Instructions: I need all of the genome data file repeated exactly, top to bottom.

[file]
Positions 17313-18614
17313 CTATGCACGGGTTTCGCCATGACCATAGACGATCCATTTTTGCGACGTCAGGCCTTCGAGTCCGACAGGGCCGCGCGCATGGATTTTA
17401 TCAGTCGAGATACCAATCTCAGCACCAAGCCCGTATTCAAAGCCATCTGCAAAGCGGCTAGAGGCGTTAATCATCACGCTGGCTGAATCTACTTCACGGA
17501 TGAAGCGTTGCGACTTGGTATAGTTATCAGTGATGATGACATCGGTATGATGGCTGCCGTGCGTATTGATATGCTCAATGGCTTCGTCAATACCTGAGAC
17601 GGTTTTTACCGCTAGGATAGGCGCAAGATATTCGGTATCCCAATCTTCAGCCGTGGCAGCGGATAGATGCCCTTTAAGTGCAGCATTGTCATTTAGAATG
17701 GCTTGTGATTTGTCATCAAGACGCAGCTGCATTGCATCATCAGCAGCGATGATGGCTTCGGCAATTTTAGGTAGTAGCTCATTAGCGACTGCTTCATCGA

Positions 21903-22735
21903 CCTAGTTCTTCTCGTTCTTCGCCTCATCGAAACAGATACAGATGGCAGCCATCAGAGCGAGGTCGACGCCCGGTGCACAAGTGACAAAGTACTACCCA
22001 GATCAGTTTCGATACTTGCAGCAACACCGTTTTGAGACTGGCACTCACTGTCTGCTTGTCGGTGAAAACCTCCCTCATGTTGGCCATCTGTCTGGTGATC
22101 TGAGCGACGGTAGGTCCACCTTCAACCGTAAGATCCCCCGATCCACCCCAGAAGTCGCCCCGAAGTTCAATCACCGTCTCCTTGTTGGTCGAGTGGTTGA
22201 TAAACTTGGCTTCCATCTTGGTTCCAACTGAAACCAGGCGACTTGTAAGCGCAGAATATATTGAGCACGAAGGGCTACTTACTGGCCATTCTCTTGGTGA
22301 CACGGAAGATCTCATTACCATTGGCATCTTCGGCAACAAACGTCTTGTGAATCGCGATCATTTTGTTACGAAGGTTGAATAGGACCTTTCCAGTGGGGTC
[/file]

Positions 17313-18614
17313 CTATGCACGGGTTTCGCCATGACCATAGACGATCCATTTTTGCGACGTCAGGCCTTCGAGTCCGACAGGGCCGCGCGCATGGATTTTA
17401 TCAGTCGAGATACCAATCTCAGCACCAAGCCCGTATTCAAAGCCATCTGCAAAGCGGCTAGAGGCGTTAATCATCACGCTGGCTGAATCTACTTCACGGA
17501 TGAAGCGTTGCGACTTGGTATAGTTATCAGTGATGATGACATCGGTATGATGGCTGCCGTGCGTATTGATATGCTCAATGGCTTCGTCAATACCTGAGAC
17601 GGTTTTTACCGCTAGGATAGGCGCAAGATATTCGGTATCCCAATCTTCAGCCGTGGCAGCGGATAGATGCCCTTTAAGTGCAGCATTGTCATTTAGAATG
17701 GCTTGTGATTTGTCATCAAGACGCAGCTGCATTGCATCATCAGCAGCGATGATGGCTTCGGCAATTTTAGGTAGTAGCTCATTAGCGACTGCTTCATCGA

Positions 21903-22735
21903 CCTAGTTCTTCTCGTTCTTCGCCTCATCGAAACAGATACAGATGGCAGCCATCAGAGCGAGGTCGACGCCCGGTGCACAAGTGACAAAGTACTACCCA
22001 GATCAGTTTCGATACTTGCAGCAACACCGTTTTGAGACTGGCACTCACTGTCTGCTTGTCGGTGAAAACCTCCCTCATGTTGGCCATCTGTCTGGTGATC
22101 TGAGCGACGGTAGGTCCACCTTCAACCGTAAGATCCCCCGATCCACCCCAGAAGTCGCCCCGAAGTTCAATCACCGTCTCCTTGTTGGTCGAGTGGTTGA
22201 TAAACTTGGCTTCCATCTTGGTTCCAACTGAAACCAGGCGACTTGTAAGCGCAGAATATATTGAGCACGAAGGGCTACTTACTGGCCATTCTCTTGGTGA
22301 CACGGAAGATCTCATTACCATTGGCATCTTCGGCAACAAACGTCTTGTGAATCGCGATCATTTTGTTACGAAGGTTGAATAGGACCTTTCCAGTGGGGTC